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Foreign volunteers in the German Army (WWII)
The Waffen-SS consisted of 38 divisions of which 19 were mixed (German or Volksdeutsche and others) or composed exclusively of other nationalities under German command. These divisions were racially White and were recruited from European countries. About 25 different European nationalities were members of the Waffen-SS: Albanians, Armenians, Belgians, Bulgarians, Bosnians, Croatians, Czechoslovaks, Danish, Estonians, Finnish, French, Greek, Hungarians, Netherlands, English, Estonians, Italians, Latvians, Lithuanians, Norwegians, Romanians, Russians, Spanish, Swedish and Ukrainians. Six out of ten members of the Waffen-SS were composed of foreigners.
However, the Wehrmacht had volunteers from other non-European races such as African, Indian (which included Hindus, Sikhs, Muslims, Christians and even Buddists), Arab, Chinese, Japanese, Korean, Turkmen, etc.
There were also Jewish troops who voluntarily served the German army. Some have served in the Judenrat or Jewish Police, who helped the German commanders to control the ghettos in the beginning, later they were guards at concentration camps such as Sonderkommando.
In March 1938 a Chinese officer named Chiang Wei-Kuo participated in the annexation of Austria with Germany. Chiang Wei-Kuo was the son of China’s nationalist leader Chiang Kai Shek. He was group commandant Panzer leader and managed his Panzers to control the occupied population. Several other Chinese persons were trained for service in the Wehrmacht, Luftwaffe and Kriegsmarine.
The after the Japanese attack on Pearl Harbor the United States entered the global conflict. Many people in Asia believed the real enemy in the fight was the communism and the Soviet Union. For this reason many Asians from different countries went to Europe to join the military of the Third Reich. Several Asians already living in Europe were introduced to join the German Army. Asian volunteers were organized into their own battalions. The creation of OstBattalion-43 (Battalion 43) was incorporated to Wehrmacht and sent to the front in Russia.
Battalion 43 of the Wehrmacht consisted exclusively of East Asians from China, Japan, Korea and Mongolia. Also a minor part consisted of troops from Thailand and Indonesia. At the Russian front Battalion 43 suffered the same hardships as the German soldiers: cold, hunger, and Red Army. Battalion 43 fought from the Russian steppes to the fertile plains of Ukraine. These troops showed no fear of death and were quite feared by the Red Army. Japanese and Korean soldiers were the most fanatical within the battalion because of the bushido code of their religion. Mongols were more motivated because they suffered in their home country pressure of the USSR. The Chinese who were fearsome in battle fighting for a free China of Chiang Kai Shek and Mao Zedong's communism which were supported by Russia.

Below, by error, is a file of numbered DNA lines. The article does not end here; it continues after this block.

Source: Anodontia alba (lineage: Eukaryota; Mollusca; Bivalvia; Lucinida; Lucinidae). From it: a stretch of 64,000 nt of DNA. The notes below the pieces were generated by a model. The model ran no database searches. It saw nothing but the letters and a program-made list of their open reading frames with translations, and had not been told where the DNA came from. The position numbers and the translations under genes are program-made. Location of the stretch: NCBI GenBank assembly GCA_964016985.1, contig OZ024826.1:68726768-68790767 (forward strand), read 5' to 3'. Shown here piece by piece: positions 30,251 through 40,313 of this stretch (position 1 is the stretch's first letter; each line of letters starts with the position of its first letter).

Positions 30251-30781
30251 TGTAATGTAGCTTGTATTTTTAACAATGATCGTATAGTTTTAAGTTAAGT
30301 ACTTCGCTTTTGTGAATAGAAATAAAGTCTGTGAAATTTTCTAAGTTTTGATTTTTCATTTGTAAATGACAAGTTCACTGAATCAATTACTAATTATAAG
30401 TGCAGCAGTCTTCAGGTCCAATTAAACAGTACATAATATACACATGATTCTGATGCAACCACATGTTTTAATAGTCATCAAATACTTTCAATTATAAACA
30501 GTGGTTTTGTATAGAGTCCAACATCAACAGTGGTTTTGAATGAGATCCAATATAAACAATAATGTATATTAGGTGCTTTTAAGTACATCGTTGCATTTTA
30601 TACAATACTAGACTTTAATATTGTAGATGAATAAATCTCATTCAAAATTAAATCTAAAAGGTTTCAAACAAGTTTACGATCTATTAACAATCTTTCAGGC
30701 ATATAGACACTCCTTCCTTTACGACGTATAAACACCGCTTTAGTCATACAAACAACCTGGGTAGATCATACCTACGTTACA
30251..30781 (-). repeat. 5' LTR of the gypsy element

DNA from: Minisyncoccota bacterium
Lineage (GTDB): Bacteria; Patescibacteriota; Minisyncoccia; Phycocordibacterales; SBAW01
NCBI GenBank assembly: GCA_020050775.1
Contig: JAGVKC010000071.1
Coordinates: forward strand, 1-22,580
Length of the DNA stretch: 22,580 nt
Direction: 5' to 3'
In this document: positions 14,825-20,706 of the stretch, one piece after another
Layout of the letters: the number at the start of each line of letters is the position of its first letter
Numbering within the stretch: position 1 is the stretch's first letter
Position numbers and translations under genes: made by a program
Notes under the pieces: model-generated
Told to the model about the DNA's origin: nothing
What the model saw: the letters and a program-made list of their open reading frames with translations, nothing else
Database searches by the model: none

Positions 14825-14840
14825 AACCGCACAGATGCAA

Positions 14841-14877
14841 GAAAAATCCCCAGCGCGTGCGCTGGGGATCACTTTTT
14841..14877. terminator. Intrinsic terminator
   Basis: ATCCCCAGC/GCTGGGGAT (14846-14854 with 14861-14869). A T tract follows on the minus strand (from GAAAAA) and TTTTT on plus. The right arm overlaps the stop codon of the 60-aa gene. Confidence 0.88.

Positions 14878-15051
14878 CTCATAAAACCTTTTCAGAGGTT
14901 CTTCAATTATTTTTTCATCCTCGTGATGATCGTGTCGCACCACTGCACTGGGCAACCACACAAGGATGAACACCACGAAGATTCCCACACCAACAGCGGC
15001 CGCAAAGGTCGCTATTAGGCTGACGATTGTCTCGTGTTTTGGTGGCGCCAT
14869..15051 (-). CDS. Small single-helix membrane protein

In early 1944 Battalion 43 withdrew from the eastern front and was sent to France and joined the Rommel's Army in Normandy. The mission of these was set next to the Coast Guard Channel to stop an Allied landing in the future, life in France Battalion was peaceful and quiet for several long months.
On June 6, 1944 the Allies landed in Normandy by land, sea and air. Battalion 43 was at that time scattered along the coast where the Americans had landed. At the end of D-Day Battalion 43 had been completely crushed with most troops being killed and taken prisoner. On D-Day Battalion 43 ceased to exist. The few Asians who managed to escape were not allowed again unify as a Battalion.
The Saudi Freies Arabien was a legion of volunteers, mostly Muslims, from the Middle East, North Africa and parts of Southern Europe. These troops were recruited in 1943 and fought for the Wehrmacht in Balkans and the North African desert
By April 19, 1943 more than 20,000 Muslim volunteers were serving the German Reich. The Arab population was mostly Muslim but several Arabs were of Greek Orthodox faith. The Grand Mufti Muhammad Hajj Amin al-Husayni Legion helped with the recruitment of Muslim volunteers.
Deutsch-Arabische Kommando Truppe
The Deutsch-Arabische Truppe Kommando (Kodat) was established in Tunisia in early January 1943 as a unit of shock troops of the Arab Wehrmacht, Commanded by Lt. Col. Meyer-Ricks. At first, it consisted of three battalions of volunteers from the nations of the Maghreb: Morocco, Algeria and Tunisia. They used the French continental uniform khaki 1935 model unmarked except for a bracelet on his right arm, white with the inscription in black "Im Dienst der Deutschen Wehrmacht" ("Serving the German army), brown leather equipment French origin and German helmets.
Sub-officers and officers used the German regulation uniform coat on the right arm belonging to the "Orientkorps" used by the 287 and Sonderverband Sonderverband 288.